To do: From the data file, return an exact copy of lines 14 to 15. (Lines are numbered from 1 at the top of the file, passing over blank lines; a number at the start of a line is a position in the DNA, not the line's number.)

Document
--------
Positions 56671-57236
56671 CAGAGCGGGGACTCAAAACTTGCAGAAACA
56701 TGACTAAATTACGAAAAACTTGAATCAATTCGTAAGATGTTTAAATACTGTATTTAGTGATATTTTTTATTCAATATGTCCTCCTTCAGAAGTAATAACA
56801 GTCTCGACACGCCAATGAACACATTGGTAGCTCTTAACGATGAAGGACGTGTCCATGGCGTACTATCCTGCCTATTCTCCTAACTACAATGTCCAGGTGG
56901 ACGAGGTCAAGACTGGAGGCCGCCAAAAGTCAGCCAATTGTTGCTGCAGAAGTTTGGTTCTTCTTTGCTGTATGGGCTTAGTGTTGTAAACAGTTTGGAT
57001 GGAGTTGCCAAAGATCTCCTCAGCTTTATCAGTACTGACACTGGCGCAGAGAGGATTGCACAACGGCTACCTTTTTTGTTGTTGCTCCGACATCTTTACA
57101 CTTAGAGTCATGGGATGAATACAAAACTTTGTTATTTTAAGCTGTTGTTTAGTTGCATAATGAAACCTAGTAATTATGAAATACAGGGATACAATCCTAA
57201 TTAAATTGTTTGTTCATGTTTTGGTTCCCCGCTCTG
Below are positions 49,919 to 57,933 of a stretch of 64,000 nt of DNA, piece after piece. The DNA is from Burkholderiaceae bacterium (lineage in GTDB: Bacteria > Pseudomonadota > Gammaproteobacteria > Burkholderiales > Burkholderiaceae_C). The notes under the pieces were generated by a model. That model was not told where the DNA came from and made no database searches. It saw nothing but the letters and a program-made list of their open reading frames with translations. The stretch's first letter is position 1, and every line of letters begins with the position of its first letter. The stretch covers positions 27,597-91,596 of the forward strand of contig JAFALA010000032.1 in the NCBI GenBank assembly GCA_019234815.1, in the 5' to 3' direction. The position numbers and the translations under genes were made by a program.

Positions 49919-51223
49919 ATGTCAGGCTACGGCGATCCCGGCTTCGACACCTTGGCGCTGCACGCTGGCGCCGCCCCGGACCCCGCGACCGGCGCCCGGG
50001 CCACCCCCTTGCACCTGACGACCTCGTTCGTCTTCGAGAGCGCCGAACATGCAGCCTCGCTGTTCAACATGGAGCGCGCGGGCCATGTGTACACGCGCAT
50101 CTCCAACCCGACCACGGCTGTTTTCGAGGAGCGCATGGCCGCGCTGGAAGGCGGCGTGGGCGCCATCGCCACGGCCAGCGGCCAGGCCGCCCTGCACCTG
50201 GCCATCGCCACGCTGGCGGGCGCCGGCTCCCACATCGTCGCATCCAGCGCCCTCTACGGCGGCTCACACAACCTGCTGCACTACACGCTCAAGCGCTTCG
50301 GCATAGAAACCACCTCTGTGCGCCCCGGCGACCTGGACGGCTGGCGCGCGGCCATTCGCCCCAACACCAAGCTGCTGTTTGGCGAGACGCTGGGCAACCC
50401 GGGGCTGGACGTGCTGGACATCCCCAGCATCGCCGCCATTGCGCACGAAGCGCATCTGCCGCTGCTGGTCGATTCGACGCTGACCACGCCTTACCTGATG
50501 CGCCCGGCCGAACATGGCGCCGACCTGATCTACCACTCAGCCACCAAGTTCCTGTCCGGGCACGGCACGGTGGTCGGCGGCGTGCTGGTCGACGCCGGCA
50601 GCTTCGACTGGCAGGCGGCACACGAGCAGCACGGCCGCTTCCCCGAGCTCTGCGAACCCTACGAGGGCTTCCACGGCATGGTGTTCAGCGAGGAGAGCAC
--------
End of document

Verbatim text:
50201 GCCATCGCCACGCTGGCGGGCGCCGGCTCCCACATCGTCGCATCCAGCGCCCTCTACGGCGGCTCACACAACCTGCTGCACTACACGCTCAAGCGCTTCG
50301 GCATAGAAACCACCTCTGTGCGCCCCGGCGACCTGGACGGCTGGCGCGCGGCCATTCGCCCCAACACCAAGCTGCTGTTTGGCGAGACGCTGGGCAACCC